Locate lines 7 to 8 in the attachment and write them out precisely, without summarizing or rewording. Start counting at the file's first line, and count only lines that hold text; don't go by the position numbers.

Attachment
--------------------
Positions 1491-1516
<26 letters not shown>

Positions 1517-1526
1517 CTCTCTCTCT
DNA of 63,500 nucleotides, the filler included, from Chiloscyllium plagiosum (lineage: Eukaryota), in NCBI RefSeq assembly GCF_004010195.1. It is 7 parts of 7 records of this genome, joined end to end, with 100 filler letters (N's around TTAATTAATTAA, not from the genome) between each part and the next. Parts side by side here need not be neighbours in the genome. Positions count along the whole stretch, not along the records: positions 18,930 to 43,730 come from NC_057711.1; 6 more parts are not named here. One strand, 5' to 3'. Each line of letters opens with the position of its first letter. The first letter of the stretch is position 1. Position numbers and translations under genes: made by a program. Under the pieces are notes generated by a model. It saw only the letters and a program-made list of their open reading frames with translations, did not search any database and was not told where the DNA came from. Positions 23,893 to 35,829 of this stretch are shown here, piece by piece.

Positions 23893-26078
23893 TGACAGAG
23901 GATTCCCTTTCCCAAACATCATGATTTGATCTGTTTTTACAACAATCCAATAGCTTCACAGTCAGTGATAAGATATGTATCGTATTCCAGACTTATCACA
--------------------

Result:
23893 TGACAGAG
23901 GATTCCCTTTCCCAAACATCATGATTTGATCTGTTTTTACAACAATCCAATAGCTTCACAGTCAGTGATAAGATATGTATCGTATTCCAGACTTATCACA